The noise situation in offices shared by several people can be improved considerably by effective acoustic fittings. In order to provide its member companies with assistance in the planning of office areas, the VBG (the German Social Accident Insurance Institution for the administrative sector) is planning to produce a brochure describing the different effects of acoustic measures, individually and in combination. The descriptions will make reference to selected examples.
To support this project, the Institute for Occupational Safety and Health of the German Social Accident Insurance (IFA) has used an existing software application to calculate detailed distributions in sound-pressure level for model office types. These are to be included in the brochure in the form of images.
In addition, descriptions have been produced of acoustic design measures, together with explanations of technical terms.
The acoustic values for the selected materials and office components were determined from the manufacturers' data and from databases of values. Defined office configurations were adapted for input into the software. The existing software was used for calculation of approximately 16 acoustic variants for each configuration, in accordance with VDI guideline 3760 concerning the calculation and measurement of sound dissipation in working areas, in order to present the effect of the individual measure and various combinations of it in visual form.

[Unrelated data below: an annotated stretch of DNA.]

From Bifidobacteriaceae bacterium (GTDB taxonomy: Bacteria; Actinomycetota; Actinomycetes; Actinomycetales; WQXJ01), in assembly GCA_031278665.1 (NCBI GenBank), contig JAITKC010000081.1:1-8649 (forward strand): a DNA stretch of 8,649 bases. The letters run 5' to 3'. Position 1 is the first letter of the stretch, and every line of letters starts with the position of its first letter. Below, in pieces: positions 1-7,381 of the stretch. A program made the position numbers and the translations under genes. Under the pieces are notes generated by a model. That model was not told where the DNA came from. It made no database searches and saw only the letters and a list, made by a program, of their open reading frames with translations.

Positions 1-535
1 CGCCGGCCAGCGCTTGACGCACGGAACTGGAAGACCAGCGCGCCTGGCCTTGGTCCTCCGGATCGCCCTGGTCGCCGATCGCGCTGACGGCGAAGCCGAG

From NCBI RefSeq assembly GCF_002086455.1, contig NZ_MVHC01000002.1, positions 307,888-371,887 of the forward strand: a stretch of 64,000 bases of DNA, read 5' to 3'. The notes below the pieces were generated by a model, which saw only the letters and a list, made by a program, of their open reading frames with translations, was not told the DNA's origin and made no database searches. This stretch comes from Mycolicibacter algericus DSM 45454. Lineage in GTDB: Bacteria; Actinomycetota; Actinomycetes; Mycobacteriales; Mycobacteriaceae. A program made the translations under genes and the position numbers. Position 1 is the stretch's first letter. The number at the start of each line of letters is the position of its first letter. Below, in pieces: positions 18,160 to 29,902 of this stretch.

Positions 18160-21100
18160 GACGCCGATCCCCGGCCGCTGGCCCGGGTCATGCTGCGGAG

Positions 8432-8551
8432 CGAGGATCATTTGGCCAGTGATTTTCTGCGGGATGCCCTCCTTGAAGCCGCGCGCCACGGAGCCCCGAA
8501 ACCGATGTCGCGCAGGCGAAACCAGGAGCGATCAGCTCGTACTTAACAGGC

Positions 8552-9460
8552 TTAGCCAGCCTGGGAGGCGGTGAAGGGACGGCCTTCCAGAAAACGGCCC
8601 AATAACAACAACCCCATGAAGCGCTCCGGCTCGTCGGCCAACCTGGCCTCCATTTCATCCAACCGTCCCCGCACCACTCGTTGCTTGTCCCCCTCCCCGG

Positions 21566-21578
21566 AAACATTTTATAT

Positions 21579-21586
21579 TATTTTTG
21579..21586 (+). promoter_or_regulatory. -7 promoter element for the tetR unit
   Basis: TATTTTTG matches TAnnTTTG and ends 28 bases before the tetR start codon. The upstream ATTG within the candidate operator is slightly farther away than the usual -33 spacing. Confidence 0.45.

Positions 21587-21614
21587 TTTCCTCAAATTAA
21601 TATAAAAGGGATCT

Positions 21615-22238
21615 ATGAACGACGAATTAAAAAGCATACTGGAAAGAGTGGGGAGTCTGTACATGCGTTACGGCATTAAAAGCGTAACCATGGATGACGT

The sound-level distributions calculated for the various office types show that sound-absorbent ceiling and wall facings in particular and also sound-absorbent front cupboard panels can bring about major reductions in sound levels; conversely, sound-absorbent vertical louvre blinds or pictures are suitable only as supplementary measures, owing to their comparatively low effect. The maximum attainable reduction in the sound level (without the use of sound screens) ranges from approximately nine dB(A) in a small office for two persons to approximately six dB(A) in a large office for several people. If sound screens are taken into account, a further reduction in the sound level of approximately two to five dB(A) can be attained; the effect in this case depends heavily upon the acoustic environment and the location of the screens.
Selected results and accompanying descriptions are being compiled in a brochure by the VBG.
-cross sectoral-Type of hazard:
noiseDescription, key words:
office acoustics, room acoustics, noise exposure, noise-abatement measures, reductions in sound levels